Police Minister Michael Woodhouse says he is extremely disappointed police failed to do their job properly in investigating a teenage sex ring in west Auckland.
The Independent Police Conduct Authority (IPCA) - chaired by Sir David Carruthers - has found officers failed to adhere to the basic tenets of any form of criminal investigation.
The group of young men, who called themselves the Roastbusters, boasted online about having sex with drunk girls, some as young as 13.
Mr Woodhouse said the report was alarming.
He said if the police had done their job properly they could have prevented further incidents and delivered a different outcome for victims.
"I need to be sure whether this is a systemic issue and a failure of the system or whether it is a disappointing exception to a general trend of increasing support for victims of these crimes, and one which needs to be remedied and is already."
Mr Woodhouse said he had been given an assurance from police that steps had been taken to ensure such failures did not happen again.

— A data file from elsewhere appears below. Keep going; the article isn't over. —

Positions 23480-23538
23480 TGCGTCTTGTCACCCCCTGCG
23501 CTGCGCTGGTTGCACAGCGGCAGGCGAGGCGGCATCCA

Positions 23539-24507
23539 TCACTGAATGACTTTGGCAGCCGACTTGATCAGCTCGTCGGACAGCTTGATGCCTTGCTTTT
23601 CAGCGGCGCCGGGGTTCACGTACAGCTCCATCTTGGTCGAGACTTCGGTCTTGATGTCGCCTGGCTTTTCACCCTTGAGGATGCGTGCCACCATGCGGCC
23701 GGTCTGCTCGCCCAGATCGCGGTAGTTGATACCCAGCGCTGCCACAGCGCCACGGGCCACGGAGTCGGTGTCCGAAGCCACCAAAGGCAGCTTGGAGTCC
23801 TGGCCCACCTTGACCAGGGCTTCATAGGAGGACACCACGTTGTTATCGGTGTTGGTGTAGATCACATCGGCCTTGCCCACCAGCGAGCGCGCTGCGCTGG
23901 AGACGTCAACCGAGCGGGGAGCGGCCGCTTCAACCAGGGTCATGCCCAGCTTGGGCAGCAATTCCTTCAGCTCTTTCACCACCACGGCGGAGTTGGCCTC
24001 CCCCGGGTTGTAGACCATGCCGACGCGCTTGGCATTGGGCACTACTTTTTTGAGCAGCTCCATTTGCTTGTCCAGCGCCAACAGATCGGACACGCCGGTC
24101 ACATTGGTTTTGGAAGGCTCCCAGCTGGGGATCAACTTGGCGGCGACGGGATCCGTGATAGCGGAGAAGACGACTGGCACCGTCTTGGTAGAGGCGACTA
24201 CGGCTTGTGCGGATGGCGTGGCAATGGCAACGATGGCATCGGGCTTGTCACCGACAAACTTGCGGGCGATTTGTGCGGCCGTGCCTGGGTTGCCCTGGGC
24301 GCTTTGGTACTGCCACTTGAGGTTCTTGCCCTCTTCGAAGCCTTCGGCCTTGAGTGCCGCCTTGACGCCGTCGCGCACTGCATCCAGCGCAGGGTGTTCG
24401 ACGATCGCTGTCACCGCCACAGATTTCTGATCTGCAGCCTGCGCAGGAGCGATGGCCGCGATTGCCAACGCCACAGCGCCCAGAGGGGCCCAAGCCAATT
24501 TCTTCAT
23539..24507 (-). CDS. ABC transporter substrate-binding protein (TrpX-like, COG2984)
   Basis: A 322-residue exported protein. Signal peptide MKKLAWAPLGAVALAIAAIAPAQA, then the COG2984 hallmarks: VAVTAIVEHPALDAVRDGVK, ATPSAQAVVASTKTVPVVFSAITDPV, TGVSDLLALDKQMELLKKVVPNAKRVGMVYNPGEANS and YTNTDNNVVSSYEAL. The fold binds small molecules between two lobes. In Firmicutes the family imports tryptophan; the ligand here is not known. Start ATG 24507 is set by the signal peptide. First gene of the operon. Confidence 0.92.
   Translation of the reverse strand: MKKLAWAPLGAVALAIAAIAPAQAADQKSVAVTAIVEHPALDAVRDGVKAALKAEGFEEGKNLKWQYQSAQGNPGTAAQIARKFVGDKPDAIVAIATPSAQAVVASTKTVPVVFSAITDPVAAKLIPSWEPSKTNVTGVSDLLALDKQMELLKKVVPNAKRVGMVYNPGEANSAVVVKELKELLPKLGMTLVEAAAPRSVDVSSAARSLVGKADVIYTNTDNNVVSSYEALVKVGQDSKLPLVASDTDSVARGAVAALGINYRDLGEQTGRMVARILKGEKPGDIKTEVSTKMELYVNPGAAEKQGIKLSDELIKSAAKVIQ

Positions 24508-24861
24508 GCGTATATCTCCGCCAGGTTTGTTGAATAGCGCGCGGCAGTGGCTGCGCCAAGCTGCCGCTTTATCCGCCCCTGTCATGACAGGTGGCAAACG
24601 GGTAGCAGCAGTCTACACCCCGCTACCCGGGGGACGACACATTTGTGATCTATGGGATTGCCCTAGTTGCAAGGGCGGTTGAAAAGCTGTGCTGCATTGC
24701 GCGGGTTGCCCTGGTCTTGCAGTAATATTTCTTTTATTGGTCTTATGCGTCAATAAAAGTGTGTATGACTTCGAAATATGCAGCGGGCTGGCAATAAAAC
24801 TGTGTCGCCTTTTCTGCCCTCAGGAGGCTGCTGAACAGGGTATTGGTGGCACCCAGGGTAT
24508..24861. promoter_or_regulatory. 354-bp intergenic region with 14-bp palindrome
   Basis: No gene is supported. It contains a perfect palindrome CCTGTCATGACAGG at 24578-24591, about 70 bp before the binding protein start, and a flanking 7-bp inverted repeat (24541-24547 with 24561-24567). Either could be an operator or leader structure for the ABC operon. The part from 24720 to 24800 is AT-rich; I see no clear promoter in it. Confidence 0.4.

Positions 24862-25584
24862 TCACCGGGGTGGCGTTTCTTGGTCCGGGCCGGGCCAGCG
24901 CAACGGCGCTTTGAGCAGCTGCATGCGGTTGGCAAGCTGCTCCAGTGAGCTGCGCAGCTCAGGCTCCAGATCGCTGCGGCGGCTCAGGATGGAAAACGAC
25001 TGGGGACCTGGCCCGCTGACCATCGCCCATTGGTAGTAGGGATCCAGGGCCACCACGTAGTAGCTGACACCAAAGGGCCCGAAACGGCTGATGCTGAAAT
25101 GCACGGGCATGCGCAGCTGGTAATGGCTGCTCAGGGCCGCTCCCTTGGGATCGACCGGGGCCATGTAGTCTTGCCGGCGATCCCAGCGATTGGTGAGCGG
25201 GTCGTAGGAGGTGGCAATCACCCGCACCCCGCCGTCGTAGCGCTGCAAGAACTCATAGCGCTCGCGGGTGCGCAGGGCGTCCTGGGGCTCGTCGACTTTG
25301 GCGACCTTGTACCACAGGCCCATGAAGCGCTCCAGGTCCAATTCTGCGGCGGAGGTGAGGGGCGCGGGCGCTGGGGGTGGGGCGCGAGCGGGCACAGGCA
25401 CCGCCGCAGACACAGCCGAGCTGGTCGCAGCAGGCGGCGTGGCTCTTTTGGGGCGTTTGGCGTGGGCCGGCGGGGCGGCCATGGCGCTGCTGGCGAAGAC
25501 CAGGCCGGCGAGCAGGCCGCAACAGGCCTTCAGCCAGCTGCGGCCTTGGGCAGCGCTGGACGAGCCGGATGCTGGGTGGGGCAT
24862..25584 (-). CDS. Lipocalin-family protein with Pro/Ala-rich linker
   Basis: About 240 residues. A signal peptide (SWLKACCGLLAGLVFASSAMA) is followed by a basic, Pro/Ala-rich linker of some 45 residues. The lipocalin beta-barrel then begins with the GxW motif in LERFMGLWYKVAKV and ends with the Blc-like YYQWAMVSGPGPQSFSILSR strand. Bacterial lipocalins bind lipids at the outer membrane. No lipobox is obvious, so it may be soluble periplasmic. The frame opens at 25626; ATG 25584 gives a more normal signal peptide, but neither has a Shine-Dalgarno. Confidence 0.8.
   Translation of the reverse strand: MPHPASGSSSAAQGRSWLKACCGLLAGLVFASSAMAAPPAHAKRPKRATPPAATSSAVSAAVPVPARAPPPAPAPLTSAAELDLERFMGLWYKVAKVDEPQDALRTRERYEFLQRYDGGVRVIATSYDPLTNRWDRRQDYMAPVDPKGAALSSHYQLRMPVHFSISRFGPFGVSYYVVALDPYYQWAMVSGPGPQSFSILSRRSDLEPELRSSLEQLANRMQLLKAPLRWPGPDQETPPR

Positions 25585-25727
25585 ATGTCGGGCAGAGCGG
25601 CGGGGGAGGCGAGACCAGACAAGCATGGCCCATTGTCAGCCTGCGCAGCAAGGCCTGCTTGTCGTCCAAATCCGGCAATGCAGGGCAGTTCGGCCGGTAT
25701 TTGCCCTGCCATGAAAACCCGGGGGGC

Speaking in Parliament, Labour MP Jacinda Ardern said police could not even connect the dots in the case.
She argued that there could have been a different outcome for the girls who complained to police, if the child protection teams "properly pursued the lines of inquiry, accurately recorded and cross-checked information about the offenders [and] properly evaluated all available options to prosecute".
Mr Woodhouse said he agreed with the IPCA's main criticism that police investigating individual cases failed to see a pattern that may have prevented subsequent incidents.
"But it's very difficult to say now whether there would have been a different outcome in a prosecutorial sense," he said.
A separate 12-month police inquiry after the story broke in the media concluded with no charges being laid.
Labour MP Sue Moroney asked whether the Police Minister would "now expect the police to reconsider laying charges in these teenage sexual assault cases". If not, she asked, "what measure will he offer the victims who the police now admit they failed?"
Mr Woodhouse said that was a matter for police, but noted: "In Police Commissioner Bush's comments today ... There is no time limit in the laying of a complaint of sexual assault ... and police would still welcome any complaint being laid by any existing or other victims, and they would take those complaints extremely seriously."
Mr Woodhouse said he was confident police would learn from their mistakes and he hoped it did not put off any victims from speaking up.